Both locations are viable options for the location of the pinnacle of the temple. From either location, a person would face certain death if they decided to jump off. Luckily for us, Jesus used His wisdom and did not succumb to any of the temptations that were thrown at him by the Devil. We all have a lot to learn from His example.

He Knew They Were Coming

The Golden Gate from the steps of the Church of All Nations in Jerusalem.On the night that He was arrested, Jesus went to the Garden of Gethsemane to spend some time with God in prayer. The traditional site of the Garden of Gethsemane sits at the base of the Mount of Olives just across the Kidron Valley from the city of Jerusalem. Today, a Roman Catholic church, commonly called The Church of All Nations, is built on this spot. The Church of All Nations in JerusalemIf you stand on the steps of the Church of All Nations and look toward your west, you see the view that is depicted in the picture at the top of this post. I took this picture last September while visiting the site. It is a picture of what is commonly called the Golden Gate. This gate was built in the 6th Century AD on the ruins of another gate that dated to the Second Temple Period. During the time of Christ, this gate served as an entrance to the Temple Mount area for people that came from the east (Bethany, Bethpage, etc). It is not unreasonable to assume that Jesus, his disciples and many other people of that day went through that gate. As you can tell from the picture, the gate is not far at all from the Garden of Gethsemane.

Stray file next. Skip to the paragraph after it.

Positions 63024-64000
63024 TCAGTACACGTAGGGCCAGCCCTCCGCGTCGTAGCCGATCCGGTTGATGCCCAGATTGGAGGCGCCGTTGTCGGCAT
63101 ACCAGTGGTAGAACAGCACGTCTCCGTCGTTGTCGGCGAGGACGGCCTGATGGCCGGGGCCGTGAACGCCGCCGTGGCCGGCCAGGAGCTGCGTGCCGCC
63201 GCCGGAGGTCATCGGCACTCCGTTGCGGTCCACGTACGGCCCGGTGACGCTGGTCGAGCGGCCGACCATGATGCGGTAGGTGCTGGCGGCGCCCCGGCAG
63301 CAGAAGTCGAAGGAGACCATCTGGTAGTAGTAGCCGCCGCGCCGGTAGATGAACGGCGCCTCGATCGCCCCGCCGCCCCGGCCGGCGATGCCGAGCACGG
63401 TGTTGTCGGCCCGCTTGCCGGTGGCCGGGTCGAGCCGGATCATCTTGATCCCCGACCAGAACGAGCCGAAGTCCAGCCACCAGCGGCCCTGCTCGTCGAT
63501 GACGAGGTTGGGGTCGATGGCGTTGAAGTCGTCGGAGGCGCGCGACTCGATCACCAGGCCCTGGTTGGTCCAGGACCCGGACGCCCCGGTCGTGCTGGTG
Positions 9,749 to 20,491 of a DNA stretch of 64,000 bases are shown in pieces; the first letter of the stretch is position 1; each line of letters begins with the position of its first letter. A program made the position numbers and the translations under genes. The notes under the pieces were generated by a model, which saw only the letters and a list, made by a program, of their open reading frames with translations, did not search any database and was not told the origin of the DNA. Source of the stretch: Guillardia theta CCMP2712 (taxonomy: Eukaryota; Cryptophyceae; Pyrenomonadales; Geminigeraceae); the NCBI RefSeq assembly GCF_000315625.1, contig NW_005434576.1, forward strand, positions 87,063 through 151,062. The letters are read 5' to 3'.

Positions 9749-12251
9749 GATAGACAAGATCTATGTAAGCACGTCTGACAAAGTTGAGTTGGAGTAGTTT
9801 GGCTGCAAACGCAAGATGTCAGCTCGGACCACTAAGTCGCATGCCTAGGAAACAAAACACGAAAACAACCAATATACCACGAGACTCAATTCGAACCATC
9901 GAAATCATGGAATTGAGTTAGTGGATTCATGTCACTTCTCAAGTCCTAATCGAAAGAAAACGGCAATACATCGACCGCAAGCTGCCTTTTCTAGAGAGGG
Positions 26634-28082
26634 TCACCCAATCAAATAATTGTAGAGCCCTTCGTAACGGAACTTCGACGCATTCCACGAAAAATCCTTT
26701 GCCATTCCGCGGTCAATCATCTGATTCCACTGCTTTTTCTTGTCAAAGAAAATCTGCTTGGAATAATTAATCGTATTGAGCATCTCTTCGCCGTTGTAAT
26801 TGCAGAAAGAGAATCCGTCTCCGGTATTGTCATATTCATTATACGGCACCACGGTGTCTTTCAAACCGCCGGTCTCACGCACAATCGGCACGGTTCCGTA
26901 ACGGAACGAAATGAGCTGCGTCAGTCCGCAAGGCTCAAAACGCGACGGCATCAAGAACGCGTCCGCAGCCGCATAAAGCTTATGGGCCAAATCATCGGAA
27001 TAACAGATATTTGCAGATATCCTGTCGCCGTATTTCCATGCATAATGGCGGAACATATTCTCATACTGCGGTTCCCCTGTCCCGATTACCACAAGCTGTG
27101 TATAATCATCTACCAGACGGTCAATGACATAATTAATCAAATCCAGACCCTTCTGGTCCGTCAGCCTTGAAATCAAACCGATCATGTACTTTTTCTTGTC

Let's look at the picture a little differently. Imagine it is the middle of the night. Except for lanterns or torches that are illuminating the rock walls, it is completely dark. And, it is quiet. So quiet that Peter, James and John could fall asleep....twice. Now, let's read the passage from Matthew 26:

Then He came to His disciples and said to them, “Are you still sleeping and resting? Behold, the hour is at hand, and the Son of Man is being betrayed into the hands of sinners. Rise, let us be going. See, My betrayer is at hand.” And while He was still speaking, behold, Judas, one of the twelve, with a great multitude with swords and clubs, came from the chief priests and elders of the people. - Matthew 26:45-47

From the passage, we know that the multitude came from the chief priests and elders, and it is probably safe to assume that they were in the city. If so, then Judas and the rest of the multitude could have come out of this gate.

Jesus could look up the hill and could see the lit torches that they would have been carrying. He could probably hear their voices and the clanging of the soldiers armor.

He knew that they were coming. He could have run away. But He didn't.